4 Golden Rules for DIYing the Trendiest Accent Wall of Your Dreams

published Apr 16, 2024
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Credit: Petra Ford

As with beauty and fashion, trends in interior design are often cyclical. (For proof, look no further than the Y2K-style decor that’s been popping up on social media.) Sometimes the trends come back just as they were in their first iteration, but often there’s a little twist to round two. Take, for example, fluted wood walls, which are the 2020s answer to 1960s and 1970s wood paneling.

Fluted wood walls have been enjoying their time in the spotlight for the past couple of years, along with fluted wood details on everything from cabinets to furniture to picture frames. “Fluted walls have become extremely popular as a way to add texture and dimension, but like any design element, it can easily be a hit or miss,” says Patrick Maziarski, principal at Beau Geste Interior Design.

“Done well, this can become an architectural feature in your home. But done poorly, and a fluted wall can look like a half-hearted attempt at enhancing a space. Any feature wall, whether fluting, wallpaper, or paint, needs to be cohesive with the overall design.”

So what makes a fluted wall a win and not a total fail? Read on to learn what no one tells you about fluted walls, according to a pro who’s been there. 

Take surrounding architecture into account first.

Whenever Maziarski incorporates fluting into his work, he makes sure the design does one important thing: It works with the rest of the room. Just as an Art Deco-inspired furnishing would look out of place in a more bohemian room, or a maximalist light fixture might overwhelm a more minimalist space, a fluted wall looks best when it’s part of a space that makes sense.

“If fluted walls are executed alongside the correct architecture, it can actually be a callback to classic mid-century design,” Maziarski says. 

Fluted walls tend to blend in better with mid-century designs, as well as more modern spaces that need a hint of movement (think: hard angles, lots of rectangles, and anything that reminds you of geometry class upon closer inspection). Fluted walls make a little less sense in ornate spaces that lean more traditional (like Colonial-style homes).

Get the proportions right.

Once you’ve committed to doing a fluted detail in your home, the next important step is to pay attention to scale. In other words, if you’re set on DIYing a fluted accent wall, Maziarski says it’s best to commit

“If you’re going to do a fluted wall or ceiling, more is more,” he says. Use the detail on the entire wall, rather than just a piece of it, to make the design look more cohesive with the rest of your space.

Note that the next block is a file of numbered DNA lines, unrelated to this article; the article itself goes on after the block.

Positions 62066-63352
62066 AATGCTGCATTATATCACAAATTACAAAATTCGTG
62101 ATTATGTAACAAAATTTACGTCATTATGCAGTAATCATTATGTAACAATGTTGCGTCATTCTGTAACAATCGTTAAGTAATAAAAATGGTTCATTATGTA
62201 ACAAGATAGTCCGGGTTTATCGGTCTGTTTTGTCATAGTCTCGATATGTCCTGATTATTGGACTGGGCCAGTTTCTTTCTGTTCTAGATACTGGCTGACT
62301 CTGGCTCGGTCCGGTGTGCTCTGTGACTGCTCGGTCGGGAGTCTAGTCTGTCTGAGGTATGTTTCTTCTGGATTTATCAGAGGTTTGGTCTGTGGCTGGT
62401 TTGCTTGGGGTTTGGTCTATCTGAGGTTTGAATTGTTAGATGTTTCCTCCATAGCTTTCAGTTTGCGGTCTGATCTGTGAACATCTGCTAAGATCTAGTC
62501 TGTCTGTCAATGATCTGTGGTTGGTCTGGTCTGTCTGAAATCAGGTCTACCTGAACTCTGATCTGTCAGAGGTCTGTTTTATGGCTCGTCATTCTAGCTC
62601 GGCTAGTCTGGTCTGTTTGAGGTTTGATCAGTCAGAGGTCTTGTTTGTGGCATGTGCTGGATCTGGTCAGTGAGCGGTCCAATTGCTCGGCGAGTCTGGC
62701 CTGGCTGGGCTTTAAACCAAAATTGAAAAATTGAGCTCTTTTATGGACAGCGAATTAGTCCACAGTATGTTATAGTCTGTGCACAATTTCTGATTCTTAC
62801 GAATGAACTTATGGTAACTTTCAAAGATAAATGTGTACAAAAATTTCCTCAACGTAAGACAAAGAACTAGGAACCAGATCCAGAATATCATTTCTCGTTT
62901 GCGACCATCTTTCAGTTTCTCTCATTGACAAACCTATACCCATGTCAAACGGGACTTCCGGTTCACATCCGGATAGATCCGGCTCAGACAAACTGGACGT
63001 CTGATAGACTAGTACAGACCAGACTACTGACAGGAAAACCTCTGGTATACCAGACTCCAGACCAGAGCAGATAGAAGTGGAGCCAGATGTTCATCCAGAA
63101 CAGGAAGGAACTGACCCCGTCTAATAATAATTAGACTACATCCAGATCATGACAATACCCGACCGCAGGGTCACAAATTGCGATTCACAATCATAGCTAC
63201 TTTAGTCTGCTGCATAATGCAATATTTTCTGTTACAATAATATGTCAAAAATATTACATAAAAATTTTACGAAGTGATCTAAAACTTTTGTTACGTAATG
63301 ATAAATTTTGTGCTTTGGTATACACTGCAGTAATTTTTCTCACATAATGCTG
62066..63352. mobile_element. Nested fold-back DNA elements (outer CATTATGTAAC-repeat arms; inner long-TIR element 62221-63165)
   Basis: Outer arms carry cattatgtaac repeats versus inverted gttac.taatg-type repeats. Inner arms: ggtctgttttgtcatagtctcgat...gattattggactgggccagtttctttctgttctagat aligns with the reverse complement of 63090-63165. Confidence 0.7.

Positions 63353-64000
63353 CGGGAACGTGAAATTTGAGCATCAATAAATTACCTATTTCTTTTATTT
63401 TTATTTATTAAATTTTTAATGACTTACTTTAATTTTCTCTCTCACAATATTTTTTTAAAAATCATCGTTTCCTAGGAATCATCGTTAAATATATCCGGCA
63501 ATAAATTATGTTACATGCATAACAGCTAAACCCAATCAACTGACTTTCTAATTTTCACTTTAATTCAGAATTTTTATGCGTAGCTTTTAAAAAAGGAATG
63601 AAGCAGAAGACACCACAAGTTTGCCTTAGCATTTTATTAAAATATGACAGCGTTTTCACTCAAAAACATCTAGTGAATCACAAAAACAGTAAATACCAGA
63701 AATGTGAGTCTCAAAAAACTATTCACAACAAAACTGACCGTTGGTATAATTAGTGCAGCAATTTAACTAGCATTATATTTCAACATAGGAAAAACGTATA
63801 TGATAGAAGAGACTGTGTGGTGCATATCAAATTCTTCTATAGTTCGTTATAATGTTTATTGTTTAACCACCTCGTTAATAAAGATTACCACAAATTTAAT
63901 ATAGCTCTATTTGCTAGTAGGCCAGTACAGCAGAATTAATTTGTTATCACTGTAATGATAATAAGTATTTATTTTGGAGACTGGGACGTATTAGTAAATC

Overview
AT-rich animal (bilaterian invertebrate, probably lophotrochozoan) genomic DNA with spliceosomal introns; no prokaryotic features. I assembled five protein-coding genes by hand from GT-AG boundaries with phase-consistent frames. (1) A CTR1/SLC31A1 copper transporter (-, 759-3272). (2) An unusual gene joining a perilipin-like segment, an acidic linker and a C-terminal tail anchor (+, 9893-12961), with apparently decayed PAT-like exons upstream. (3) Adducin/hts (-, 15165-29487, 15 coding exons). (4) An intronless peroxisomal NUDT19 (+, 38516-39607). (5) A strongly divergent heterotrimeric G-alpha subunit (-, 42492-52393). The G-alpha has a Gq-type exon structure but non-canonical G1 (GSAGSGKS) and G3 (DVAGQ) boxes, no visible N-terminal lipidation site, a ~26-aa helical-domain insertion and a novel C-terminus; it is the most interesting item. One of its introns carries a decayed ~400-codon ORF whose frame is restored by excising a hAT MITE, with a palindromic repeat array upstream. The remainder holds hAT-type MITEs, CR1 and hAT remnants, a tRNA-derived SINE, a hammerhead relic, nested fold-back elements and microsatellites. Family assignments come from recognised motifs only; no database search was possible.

On the other hand, Maziarski suggests using restraint when it comes to using fluting on a smaller canvas. “If you’re going to add a fluted element to a furniture piece, however, less is more,” he says. “Focus on just the kitchen island or the bathroom vanity, and leave it at that.”

Buy quality wood at the right size.

In order to get quality results, you shouldn’t cut corners in the shopping aisle or during the job. “Be careful with the materials and colors you select for a fluted wall,” Maziarski says. “Done cheaply, it can look, well, cheap. Many companies offer prefabricated panels for this very application, so just ensure their materials are high-quality.” 

You’ll also want to make a decision about the type of fluting for your project, and make that choice universal — don’t mix-and-match materials! “Rounded fluting in the frame of a cabinet door, as one example, is much more appropriate in traditional applications,” he adds. “A chunkier reed in an interesting shape or pattern is more contemporary.” 

Pay attention to the wall’s existing details.

Given that the most successful fluted walls are straight as can be, another aspect of this application that you’ll want to figure out beforehand is how to apply your materials to a wall that might not be entirely plumb (as most walls are). “You want this to look clean and sharp,” Maziarski says. “Straight lines require precise installation.” Consider renting or investing in a laser level to ensure exact spacing, and you might have to apply wood shims to get every line just so. 

And one last tip? Decide how you want the fluting to interact with details like baseboards, crown molding, and the like. In most cases, it’s best to make the fluting the star. “Taking all of your finishing elements into account will make sure your fluting looks well-executed.” Maziarski says. As is true with almost all design work, the more you plan for, the better.